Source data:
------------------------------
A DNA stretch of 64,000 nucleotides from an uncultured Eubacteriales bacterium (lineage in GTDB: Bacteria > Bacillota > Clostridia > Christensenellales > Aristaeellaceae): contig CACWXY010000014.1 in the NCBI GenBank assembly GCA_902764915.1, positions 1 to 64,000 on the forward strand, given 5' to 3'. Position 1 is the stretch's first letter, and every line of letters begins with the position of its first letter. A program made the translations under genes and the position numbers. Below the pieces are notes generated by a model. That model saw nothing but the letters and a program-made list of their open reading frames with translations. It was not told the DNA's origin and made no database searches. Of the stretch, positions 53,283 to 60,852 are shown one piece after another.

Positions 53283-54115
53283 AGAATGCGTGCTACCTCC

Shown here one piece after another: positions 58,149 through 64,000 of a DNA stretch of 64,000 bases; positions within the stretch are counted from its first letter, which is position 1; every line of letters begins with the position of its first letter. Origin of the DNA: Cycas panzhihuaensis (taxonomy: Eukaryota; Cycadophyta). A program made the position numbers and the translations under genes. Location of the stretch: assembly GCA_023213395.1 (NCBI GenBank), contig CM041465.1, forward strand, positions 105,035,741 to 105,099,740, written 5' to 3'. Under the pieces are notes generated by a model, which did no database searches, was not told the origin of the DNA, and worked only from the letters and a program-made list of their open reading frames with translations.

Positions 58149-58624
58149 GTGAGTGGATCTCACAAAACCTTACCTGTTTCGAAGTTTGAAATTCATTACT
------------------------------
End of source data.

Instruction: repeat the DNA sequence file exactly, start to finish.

A DNA stretch of 64,000 nucleotides from an uncultured Eubacteriales bacterium (lineage in GTDB: Bacteria > Bacillota > Clostridia > Christensenellales > Aristaeellaceae): contig CACWXY010000014.1 in the NCBI GenBank assembly GCA_902764915.1, positions 1 to 64,000 on the forward strand, given 5' to 3'. Position 1 is the stretch's first letter, and every line of letters begins with the position of its first letter. A program made the translations under genes and the position numbers. Below the pieces are notes generated by a model. That model saw nothing but the letters and a program-made list of their open reading frames with translations. It was not told the DNA's origin and made no database searches. Of the stretch, positions 53,283 to 60,852 are shown one piece after another.

Positions 53283-54115
53283 AGAATGCGTGCTACCTCC

Shown here one piece after another: positions 58,149 through 64,000 of a DNA stretch of 64,000 bases; positions within the stretch are counted from its first letter, which is position 1; every line of letters begins with the position of its first letter. Origin of the DNA: Cycas panzhihuaensis (taxonomy: Eukaryota; Cycadophyta). A program made the position numbers and the translations under genes. Location of the stretch: assembly GCA_023213395.1 (NCBI GenBank), contig CM041465.1, forward strand, positions 105,035,741 to 105,099,740, written 5' to 3'. Under the pieces are notes generated by a model, which did no database searches, was not told the origin of the DNA, and worked only from the letters and a program-made list of their open reading frames with translations.

Positions 58149-58624
58149 GTGAGTGGATCTCACAAAACCTTACCTGTTTCGAAGTTTGAAATTCATTACT